Phoenix church closes


The Bridge on Glendale held final service May 12

by Myra Holmes

The Bridge on Glendale, a Mennonite Brethren congregation in Phoenix, Ariz., with a 50-year history of ministry, has closed. Changing community demographics, decreasing attendance and ongoing financial difficulties contributed to the decision to close. The final service was held May 12.

“It was a church where Jesus was present and the Word proclaimed,” says Gary Wall, Pacific District Conference minister. “The life of the community was real and dynamic.”

The congregation began as Palm Glen Neighborhood MB Church in March 1963 under the direction of the PDC Board of Home Missions and broke ground on their church building five years later (picture left). Wes Gunther was the founding pastor. According to PDC treasurer and unofficial historian Jim Enns, many of the original attendees were Mennonite Brethren serving in alternative service. 

Over the years the congregation underwent a number of transitions, reflected in several name changes: Desert Valley Community Church, Spirit in the Desert and, finally, The Bridge on Glendale. Former pastors include Jacob Froese, Alan Whaley, Ed Toews and Ron Friesen.

One of the ministries that had lasting impact was a daycare/preschool called “Palm Glen Neighborhood School,” which was started by the original Palm Glen congregation and closed in 2004.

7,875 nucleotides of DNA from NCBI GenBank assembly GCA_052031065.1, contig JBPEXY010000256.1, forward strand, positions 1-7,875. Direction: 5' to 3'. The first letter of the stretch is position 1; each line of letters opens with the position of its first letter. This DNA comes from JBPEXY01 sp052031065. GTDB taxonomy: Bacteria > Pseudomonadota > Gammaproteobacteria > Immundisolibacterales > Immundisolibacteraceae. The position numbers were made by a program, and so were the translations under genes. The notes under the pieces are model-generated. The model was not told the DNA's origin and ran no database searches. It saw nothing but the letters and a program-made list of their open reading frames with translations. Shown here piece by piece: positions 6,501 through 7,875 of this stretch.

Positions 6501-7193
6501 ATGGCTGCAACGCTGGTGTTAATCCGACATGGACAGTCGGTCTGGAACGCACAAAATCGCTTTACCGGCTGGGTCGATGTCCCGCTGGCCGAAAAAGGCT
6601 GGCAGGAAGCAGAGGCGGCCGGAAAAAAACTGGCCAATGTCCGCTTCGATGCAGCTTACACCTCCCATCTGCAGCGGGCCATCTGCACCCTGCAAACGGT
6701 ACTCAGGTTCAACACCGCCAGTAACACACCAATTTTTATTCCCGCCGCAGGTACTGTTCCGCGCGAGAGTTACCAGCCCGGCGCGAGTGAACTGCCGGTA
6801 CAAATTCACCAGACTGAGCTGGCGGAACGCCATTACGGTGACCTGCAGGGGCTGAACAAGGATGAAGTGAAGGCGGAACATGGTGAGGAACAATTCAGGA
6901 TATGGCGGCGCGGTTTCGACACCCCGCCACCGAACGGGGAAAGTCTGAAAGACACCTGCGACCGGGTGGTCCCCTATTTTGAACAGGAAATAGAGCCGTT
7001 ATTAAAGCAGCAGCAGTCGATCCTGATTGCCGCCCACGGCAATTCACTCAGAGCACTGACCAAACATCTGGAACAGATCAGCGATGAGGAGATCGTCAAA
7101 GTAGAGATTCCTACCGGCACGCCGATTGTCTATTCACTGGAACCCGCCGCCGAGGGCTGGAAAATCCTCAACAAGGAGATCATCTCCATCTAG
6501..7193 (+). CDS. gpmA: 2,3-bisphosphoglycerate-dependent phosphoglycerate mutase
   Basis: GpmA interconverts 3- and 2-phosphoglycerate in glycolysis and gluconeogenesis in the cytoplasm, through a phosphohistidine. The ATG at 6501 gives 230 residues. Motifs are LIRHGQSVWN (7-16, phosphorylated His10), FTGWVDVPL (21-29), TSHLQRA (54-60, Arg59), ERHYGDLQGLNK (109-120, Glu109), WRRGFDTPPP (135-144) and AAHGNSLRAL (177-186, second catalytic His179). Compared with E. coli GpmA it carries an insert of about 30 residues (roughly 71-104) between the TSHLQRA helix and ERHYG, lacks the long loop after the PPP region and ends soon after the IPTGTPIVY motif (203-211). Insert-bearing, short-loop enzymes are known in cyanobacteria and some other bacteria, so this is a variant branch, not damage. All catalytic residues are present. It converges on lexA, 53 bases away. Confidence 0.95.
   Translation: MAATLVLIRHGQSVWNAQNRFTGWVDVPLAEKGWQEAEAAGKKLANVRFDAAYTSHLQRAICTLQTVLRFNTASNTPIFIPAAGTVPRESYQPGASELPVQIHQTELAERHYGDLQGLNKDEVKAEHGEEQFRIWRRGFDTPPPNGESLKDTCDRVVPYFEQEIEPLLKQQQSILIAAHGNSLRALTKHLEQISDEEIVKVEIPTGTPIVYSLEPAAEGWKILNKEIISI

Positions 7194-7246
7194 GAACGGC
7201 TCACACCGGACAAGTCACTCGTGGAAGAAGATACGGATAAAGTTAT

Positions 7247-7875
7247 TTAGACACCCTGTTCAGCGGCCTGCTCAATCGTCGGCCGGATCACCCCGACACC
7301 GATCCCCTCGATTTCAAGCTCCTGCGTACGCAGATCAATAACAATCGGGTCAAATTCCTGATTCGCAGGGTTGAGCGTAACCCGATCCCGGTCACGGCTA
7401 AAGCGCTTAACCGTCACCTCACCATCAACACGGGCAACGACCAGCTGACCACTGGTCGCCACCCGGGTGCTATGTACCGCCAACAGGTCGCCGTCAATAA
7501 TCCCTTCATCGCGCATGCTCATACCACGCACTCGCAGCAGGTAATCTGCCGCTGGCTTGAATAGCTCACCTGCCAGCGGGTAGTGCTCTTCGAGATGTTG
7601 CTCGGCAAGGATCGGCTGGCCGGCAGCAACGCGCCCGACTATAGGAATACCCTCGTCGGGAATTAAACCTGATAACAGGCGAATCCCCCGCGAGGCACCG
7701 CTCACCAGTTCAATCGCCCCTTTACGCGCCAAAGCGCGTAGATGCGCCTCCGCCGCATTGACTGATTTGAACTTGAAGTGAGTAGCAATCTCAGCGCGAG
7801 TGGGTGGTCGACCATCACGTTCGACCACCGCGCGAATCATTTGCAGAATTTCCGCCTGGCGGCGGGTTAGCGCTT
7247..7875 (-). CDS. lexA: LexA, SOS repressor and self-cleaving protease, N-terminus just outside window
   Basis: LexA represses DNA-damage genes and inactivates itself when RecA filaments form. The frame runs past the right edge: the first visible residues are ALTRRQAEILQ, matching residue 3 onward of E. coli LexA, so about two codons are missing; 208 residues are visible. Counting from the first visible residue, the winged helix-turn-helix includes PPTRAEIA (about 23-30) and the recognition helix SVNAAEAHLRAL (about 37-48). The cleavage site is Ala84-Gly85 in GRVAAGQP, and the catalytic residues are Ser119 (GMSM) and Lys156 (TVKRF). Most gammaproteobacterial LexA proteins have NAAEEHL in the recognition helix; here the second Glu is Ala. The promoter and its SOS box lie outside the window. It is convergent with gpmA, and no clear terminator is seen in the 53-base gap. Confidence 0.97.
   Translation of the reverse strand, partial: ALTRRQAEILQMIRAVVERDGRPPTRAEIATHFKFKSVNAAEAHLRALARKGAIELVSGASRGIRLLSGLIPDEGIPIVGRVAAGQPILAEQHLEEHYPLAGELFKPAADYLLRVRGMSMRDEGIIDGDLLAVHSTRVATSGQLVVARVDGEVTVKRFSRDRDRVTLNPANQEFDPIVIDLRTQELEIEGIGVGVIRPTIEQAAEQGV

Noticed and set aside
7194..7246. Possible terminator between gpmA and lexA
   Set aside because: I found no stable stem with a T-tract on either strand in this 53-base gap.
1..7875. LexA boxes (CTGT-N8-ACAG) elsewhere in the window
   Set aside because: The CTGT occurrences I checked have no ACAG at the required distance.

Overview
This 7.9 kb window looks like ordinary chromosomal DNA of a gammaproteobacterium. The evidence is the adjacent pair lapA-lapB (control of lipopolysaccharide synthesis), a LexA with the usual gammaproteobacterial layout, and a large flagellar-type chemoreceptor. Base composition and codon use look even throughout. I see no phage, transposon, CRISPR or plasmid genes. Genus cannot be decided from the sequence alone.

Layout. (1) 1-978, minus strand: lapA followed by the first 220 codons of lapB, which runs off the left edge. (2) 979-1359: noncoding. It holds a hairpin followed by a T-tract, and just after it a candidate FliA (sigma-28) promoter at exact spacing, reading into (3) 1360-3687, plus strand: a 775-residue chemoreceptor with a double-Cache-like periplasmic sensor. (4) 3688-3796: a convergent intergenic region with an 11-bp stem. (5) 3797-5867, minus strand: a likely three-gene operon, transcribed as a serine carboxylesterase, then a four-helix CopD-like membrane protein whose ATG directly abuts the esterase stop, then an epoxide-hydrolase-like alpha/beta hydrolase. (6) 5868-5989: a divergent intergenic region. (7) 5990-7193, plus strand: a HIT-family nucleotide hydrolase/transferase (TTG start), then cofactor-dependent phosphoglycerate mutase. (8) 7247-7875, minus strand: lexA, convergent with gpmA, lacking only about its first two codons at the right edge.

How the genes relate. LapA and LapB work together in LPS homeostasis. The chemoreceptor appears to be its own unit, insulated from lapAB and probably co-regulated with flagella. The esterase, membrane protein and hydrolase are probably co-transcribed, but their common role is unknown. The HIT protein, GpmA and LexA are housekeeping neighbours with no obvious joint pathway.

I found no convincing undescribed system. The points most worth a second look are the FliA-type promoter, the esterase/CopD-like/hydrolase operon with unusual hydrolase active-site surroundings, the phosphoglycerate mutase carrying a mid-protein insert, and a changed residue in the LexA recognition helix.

In 2006, the PDC Board of Home Missions initiated a re-plant of the church under the name The Bridge on Glendale. Tracy Estes was the lead pastor of that re-plant effort, followed by Preston Dobbins, who led the congregation for the last five-plus years.

As the community surrounding The Bridge on Glendale changed, becoming a more ethnically mixed, lower-middle income population, PDC leadership tried to respond to the changing needs, Wall says. Dobbins and his wife, Francisca—a racially mixed couple with a heart for this community—seemed a perfect fit for the neighborhood. “We were pretty excited about the possibilities of their leadership,” says Wall.

Dobbins says those in the community were for the most part unchurched, and he calls The Bridge on Glendale “an outpost in a dry land.” Even the church’s location on a well-traveled corner gave opportunity to share the gospel through signs displaying Scripture or conversations with passersby. “We held out the Word,” he says.

Currently, no one in the congregation had church background, which was both the biggest source of joy and a challenge for Dobbins. He delighted in teaching the foundations of faith to new believers and was especially grateful when he observed these newer disciples sharing their knowledge and their faith with visitors. “I do believe that foundation is set,” Dobbins says. “God will not allow that to be destroyed.” He says that some 15 people were baptized during the five years he served at The Bridge on Glendale.